In bedded sedimentary or mechanically anisotropic rocks, joints often occur in laterally persistent, parallel sets with distinctive spacing attributes. Three of those attributes include a positively skewed distribution of joint spacings, a positive correlation between median spacing and mechanical layer thickness, and the tendency for rocks to appear saturated with joints and to show a ratio of layer thickness to median joint spacing near one. We identify total applied strain, mechanical interaction, joint propagation velocity, and flaws as key variables in the progressive jointing process, and we use a one-dimensional model of mechanically interacting joints to characterize the specific influence on joint spacing, of the number, sizes, and size distributions of flaws in rock. For a given flaw size distribution, the mode flaw size has no effect on spacing distribution shape, median spacing, or saturation. Layers with fewer flaws approach saturation more slowly and reach it with fewer joints and larger median joint spacing. The joint spacing distributions in these layers have variance and skewness that may be 1–3 orders of magnitude larger than in layers with greater numbers of flaws. Flaw size range affects the rate at which a jointing layer approaches saturation but not the number of joints at saturation. Resulting spacing distributions are similar, although narrow flaw size ranges tend to promote greater numbers of closely spaced joints. The skewness of a flaw size distribution affects the rate at which layers approach saturation, as well as the shape of the resulting joint spacing distribution at saturation. Negatively skewed flaw size distributions promote close joint spacing and create spacing distributions with greater variance and skewness.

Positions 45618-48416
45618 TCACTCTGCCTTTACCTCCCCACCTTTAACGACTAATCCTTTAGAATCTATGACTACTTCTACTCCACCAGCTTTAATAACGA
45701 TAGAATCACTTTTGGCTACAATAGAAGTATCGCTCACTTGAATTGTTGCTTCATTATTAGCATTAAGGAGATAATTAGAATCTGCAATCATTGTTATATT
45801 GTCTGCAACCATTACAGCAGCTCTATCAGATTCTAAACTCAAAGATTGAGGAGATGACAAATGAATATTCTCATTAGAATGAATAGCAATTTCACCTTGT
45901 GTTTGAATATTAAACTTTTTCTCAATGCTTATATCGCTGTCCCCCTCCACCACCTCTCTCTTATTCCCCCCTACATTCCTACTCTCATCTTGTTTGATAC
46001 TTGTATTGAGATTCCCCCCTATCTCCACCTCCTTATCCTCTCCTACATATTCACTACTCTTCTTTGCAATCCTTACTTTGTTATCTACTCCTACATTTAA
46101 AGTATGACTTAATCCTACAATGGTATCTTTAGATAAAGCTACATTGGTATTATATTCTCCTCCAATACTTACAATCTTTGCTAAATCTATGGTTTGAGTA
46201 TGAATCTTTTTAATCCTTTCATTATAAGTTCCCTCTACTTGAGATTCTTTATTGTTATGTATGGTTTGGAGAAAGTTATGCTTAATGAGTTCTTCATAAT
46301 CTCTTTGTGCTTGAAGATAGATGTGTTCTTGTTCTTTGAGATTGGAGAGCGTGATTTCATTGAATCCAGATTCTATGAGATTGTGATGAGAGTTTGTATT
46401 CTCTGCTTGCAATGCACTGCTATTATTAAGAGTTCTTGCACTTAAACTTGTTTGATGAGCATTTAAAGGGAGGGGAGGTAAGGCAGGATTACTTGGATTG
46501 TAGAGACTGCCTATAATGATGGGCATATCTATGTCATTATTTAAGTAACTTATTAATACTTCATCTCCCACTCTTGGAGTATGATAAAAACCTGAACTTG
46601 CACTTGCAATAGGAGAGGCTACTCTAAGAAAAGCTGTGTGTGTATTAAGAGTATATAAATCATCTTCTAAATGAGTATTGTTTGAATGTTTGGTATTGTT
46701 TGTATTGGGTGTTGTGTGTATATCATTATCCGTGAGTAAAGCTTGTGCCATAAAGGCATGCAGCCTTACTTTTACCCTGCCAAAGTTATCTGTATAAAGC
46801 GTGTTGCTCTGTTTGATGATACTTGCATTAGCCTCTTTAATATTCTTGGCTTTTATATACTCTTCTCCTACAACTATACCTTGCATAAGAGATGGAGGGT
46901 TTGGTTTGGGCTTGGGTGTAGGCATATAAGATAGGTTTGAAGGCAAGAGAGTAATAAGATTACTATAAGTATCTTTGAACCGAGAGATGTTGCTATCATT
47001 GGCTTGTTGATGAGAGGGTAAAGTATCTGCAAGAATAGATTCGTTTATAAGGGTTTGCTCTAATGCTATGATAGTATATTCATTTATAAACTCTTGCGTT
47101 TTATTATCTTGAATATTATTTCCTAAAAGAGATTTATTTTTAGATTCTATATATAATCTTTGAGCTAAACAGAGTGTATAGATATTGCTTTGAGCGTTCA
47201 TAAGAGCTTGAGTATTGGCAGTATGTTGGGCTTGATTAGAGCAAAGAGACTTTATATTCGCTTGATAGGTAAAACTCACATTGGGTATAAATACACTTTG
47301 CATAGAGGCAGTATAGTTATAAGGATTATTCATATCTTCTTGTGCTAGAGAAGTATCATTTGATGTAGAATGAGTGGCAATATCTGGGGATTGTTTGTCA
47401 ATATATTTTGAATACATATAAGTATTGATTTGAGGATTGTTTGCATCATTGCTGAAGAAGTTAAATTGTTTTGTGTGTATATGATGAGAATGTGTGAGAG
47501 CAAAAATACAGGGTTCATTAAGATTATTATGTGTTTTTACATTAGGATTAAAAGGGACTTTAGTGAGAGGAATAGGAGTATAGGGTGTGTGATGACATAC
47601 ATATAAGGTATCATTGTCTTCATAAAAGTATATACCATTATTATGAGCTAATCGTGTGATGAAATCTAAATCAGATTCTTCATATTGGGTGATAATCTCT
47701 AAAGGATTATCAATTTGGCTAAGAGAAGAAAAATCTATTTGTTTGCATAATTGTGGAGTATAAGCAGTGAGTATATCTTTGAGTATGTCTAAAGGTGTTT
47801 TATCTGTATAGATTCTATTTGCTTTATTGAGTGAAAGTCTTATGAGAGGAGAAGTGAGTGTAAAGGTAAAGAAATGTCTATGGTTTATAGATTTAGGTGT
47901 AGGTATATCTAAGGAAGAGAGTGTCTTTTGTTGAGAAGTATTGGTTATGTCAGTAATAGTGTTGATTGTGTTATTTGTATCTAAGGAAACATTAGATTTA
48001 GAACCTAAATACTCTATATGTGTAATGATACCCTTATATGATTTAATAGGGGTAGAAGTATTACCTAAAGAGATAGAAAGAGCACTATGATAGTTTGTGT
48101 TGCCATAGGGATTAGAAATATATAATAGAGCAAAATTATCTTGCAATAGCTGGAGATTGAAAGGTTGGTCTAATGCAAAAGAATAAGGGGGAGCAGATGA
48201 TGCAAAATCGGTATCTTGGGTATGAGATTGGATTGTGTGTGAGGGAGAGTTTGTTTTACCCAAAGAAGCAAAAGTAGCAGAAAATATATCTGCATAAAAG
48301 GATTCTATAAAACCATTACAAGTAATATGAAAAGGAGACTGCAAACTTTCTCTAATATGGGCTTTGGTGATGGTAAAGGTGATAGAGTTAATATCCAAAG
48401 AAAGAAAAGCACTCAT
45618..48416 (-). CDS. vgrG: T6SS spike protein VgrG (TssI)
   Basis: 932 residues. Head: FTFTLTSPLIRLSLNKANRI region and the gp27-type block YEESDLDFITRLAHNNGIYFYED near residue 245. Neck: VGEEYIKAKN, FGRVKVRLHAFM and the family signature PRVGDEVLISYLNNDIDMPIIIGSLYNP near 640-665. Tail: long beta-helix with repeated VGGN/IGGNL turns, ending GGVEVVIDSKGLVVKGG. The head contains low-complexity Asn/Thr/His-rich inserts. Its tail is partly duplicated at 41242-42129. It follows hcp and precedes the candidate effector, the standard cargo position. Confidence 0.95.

Fischer, Mark P. and Polansky, A., "The influence of flaws on joint spacing and saturation: results of one-dimensional mechanical modeling" (2006). Faculty Peer-Reviewed Publications. 905.
Department of Geology and Environmental Sciences
American Geophysical Union